CoLoR is a library of formal mathematical definitions and proofs of theorems on rewriting theory and termination whose correctness has been mechanically checked by the Coq proof assistant. See this paper for some presentation. More papers are provided in this bibliography. Contributions are welcome!

Some developments using CoLoR: Rainbow, Spiral, Spi, ATBR, CPV.

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**Download:** This library is distributed under the
terms of the French free software
license CeCILL,
that is compatible with the GNU General Public License. Read
the conditions
of the license
before downloading
the library. The development version is available
on here.

**Last release:** version 1.3 for Coq 8.6, 12 January 2017 (see CHANGES)

CoLoR is now available on OPAM. Installation procedure:

opam repo add coq-released https://coq.inria.fr/opam/released

opam update

opam install --jobs=$n coq-color

**Content:**
BROWSE DEFINITIONS AND THEOREMS

__Logic:__- libraries providing basic meta-theorems and tactics (e.g. irreflexivity) on propositions and equality, both for intuitionistic and classical logic, the statement of the axiom of dependent choice, etc.

__Mathematical structures:__- finite and infinite sets: cardinal of a finite set, infinite pigeon-hole principle, infinite Ramsey theorem
- infinite relations/graphs: an extensive library of definitions and theorems on relations including basic operations like union/intersection/composition/iteration or reflexive/transitive/symmetric closure, their relations, the notions of finite path, cycle, strongly connected component, infinite path/rewrite sequence, etc.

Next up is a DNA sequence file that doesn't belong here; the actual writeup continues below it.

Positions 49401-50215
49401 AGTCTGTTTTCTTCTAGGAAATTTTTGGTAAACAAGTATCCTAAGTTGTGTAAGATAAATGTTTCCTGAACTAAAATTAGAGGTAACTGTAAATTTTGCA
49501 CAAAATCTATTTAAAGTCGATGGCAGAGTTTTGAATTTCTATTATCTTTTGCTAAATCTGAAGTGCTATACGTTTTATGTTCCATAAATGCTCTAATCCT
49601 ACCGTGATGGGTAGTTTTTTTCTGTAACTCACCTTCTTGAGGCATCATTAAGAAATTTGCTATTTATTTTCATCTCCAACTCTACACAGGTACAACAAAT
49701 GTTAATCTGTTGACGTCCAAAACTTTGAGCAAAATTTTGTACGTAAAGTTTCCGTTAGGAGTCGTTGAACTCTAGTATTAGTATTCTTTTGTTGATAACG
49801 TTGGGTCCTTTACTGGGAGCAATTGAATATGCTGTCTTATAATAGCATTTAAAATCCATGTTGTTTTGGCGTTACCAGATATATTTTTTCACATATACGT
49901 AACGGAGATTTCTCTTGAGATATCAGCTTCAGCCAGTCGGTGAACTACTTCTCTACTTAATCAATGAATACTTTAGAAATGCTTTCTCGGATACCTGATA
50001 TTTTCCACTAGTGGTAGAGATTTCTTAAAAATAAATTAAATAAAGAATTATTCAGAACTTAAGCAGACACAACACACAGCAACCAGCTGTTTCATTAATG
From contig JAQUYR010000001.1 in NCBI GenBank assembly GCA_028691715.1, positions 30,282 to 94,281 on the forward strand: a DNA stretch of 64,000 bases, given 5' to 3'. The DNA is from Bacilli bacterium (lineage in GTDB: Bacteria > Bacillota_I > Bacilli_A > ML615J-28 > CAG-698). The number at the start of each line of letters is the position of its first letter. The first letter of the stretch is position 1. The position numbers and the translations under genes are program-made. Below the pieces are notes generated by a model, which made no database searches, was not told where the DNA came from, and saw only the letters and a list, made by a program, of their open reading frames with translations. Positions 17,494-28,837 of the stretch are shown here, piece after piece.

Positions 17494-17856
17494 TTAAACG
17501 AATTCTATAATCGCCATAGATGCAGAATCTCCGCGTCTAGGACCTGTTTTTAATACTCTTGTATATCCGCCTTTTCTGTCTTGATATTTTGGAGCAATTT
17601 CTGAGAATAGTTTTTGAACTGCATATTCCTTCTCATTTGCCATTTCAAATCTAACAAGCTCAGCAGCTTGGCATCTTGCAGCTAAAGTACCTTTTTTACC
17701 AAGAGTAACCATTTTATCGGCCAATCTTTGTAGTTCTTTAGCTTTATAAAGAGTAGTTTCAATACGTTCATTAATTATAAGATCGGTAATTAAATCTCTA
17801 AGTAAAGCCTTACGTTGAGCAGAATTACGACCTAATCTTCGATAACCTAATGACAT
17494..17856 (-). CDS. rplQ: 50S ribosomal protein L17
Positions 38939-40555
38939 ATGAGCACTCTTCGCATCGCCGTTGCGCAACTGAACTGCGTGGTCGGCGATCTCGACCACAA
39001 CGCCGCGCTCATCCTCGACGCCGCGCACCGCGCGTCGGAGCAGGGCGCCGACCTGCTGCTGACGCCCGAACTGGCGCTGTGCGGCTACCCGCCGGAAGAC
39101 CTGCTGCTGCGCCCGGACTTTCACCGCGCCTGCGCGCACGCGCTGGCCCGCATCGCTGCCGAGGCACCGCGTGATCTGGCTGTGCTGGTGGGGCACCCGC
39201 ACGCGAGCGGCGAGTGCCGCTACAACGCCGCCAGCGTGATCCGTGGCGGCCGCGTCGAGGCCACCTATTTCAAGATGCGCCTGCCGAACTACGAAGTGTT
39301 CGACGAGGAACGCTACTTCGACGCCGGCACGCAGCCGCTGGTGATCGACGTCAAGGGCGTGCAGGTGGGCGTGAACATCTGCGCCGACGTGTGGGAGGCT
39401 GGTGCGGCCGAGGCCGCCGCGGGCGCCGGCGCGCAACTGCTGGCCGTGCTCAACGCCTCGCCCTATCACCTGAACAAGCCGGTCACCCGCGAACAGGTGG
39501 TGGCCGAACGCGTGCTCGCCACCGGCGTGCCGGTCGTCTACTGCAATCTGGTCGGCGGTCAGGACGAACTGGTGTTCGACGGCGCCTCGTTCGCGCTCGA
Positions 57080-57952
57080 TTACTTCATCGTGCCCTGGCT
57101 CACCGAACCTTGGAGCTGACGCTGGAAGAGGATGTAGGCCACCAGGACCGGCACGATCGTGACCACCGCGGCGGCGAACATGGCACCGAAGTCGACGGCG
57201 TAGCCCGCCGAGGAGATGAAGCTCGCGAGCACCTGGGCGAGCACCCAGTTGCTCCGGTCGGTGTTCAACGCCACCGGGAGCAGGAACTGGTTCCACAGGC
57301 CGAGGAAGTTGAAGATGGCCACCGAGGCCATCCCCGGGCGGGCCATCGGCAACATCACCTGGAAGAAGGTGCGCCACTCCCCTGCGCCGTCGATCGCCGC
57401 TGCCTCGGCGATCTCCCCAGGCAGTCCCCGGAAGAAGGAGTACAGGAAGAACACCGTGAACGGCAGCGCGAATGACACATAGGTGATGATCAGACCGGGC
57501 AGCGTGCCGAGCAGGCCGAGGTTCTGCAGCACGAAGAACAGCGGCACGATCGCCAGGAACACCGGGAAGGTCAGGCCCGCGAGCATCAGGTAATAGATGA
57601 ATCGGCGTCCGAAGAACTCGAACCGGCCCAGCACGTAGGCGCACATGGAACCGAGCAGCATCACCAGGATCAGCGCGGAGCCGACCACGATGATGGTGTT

- finite relations/graphs: adjacency matrix, computation and topological sorting of strongly connected components, etc.
- (quasi) orderings: linear extension of a finite acyclic relation, Tarski's fixpoint theorem (in a complete lattice, any monotone function has a least/greatest fixpoint), etc.
- well-founded relations: preservation of termination for commuting relations, maximal reduction length of an element wrt a well-founded finitely branching relation, relation between the classical notion of termination (absence of infinite paths) and the intuitionistic one (inductive accessibility), etc.
- (ordered) semi-rings: a library on semi-rings and ordered semi-rings, and its instantiation on various number data structures (natural numbers, integers, arctic/tropical numbers, etc.)

__Data structures:__- libraries extending the Coq standard library on various data structures: booleans, natural numbers, integers, pairs, lists, vectors, finite sets, finite maps, sets, relations, etc.
- natural numbers: list of natural numbers smaller than some bound, least natural number satisfying some property, logarithmic to base 2, decidability of equality on bigN, maximum/minimum of a list of natural numbers, etc.
- lists: an extensive library extending the Coq standard library on lists including many functions and theorems on lists including for instance the number of occurrences of an element, lists with no duplicated elements, a constructive proof of the pigeon-hole principle, lemmas on the permutation of elements, etc.
- vectors: an extensive library on vectors including many basic functions and theorems on vector manipulation, vector product/lexicographic ordering, vector arithmetic, vector components filtering and permutation